FAYETTEVILLE, Ark. (KNWA/ KFTA) — While DNA genetic testing is not a new phenomenon, it has become more readily available for the everyday consumer.
Companies like Ancestry and 23andMe make the process as simple as providing a saliva sample and mailing it off for processing while allowing customers to unlock a whole world of questions, that could lead to answers.
It’s stories like those of Cassie Strickland, a current COVID-19 FEMA nurse whose life was changed about seven years ago when she learned she had a half-sister she had never met.
It was the 23andMe DNA kit that made it possible. Strickland found out her mother had given up a baby for adoption in 1989.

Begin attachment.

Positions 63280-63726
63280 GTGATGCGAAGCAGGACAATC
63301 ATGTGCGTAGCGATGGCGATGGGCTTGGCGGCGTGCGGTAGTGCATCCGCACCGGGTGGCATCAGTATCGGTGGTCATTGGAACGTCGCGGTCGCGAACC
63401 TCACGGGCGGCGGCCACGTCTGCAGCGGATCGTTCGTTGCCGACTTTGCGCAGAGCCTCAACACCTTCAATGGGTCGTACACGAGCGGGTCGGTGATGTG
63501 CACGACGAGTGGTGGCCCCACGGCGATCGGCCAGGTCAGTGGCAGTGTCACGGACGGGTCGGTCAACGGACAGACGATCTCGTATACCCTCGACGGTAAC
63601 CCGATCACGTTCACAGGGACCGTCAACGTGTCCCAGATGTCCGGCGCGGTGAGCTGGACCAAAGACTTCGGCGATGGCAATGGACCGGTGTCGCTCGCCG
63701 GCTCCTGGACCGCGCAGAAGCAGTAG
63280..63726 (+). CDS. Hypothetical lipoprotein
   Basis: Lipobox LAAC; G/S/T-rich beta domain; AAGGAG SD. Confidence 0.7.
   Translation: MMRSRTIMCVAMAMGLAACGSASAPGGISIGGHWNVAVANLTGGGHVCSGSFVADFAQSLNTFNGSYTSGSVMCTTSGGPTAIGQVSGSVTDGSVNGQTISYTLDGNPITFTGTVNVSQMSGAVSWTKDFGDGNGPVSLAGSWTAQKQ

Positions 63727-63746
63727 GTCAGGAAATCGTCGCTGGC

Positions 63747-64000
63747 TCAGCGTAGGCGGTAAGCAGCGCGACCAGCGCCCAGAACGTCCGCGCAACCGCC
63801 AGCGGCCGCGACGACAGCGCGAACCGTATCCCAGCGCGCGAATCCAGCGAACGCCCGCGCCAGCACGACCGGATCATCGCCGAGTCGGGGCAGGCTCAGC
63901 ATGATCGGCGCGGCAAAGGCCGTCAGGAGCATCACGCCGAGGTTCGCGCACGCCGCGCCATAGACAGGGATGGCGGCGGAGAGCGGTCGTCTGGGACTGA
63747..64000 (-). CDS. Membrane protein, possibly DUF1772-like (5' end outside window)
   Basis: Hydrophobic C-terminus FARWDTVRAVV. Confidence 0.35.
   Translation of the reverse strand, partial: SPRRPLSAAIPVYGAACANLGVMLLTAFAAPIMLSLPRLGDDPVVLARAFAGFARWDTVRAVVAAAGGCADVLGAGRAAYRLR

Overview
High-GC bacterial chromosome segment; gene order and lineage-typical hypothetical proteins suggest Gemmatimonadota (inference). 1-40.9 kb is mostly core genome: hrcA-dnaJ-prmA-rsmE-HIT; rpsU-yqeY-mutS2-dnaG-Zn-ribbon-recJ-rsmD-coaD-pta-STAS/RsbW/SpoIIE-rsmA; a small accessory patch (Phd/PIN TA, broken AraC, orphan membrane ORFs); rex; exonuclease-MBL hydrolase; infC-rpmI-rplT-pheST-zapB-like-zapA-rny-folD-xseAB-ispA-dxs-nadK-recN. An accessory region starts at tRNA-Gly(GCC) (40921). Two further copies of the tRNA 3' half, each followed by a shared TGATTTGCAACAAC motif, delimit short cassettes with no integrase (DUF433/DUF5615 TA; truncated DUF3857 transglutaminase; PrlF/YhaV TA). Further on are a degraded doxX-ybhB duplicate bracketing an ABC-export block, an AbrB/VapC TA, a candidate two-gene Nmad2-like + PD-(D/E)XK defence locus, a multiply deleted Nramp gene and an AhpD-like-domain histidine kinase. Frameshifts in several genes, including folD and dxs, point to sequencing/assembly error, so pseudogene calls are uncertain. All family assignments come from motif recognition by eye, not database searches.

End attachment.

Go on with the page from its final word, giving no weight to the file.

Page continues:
“My mother fainted when we told her. She was at work, I had to get her supervisor. It was a closed adoption. Attorneys were involved so we had no means of getting in touch with her at all so the last resort was the 23 and me DNA kit” said Strickland.
It was her newly discovered sister’s curiosity that initiated the reunion.
“When the DNA matched, we asked our sister; What made you get the kit? She said she was curious to know who her parents were and who her family was. She was curious to know and her adoptive parents bought her the kit,” added Strickland.
23andMe said the company is increasingly hearing stories of families discovering and reuniting with newfound relatives, and of customers finding unexpected results in their reports.
Although 23andMe was not designed specifically to help people confirm parentage or find biological parents, the company’s DNA Relatives tool does help people find and connect with participating genetic relatives. This feature is completely optional.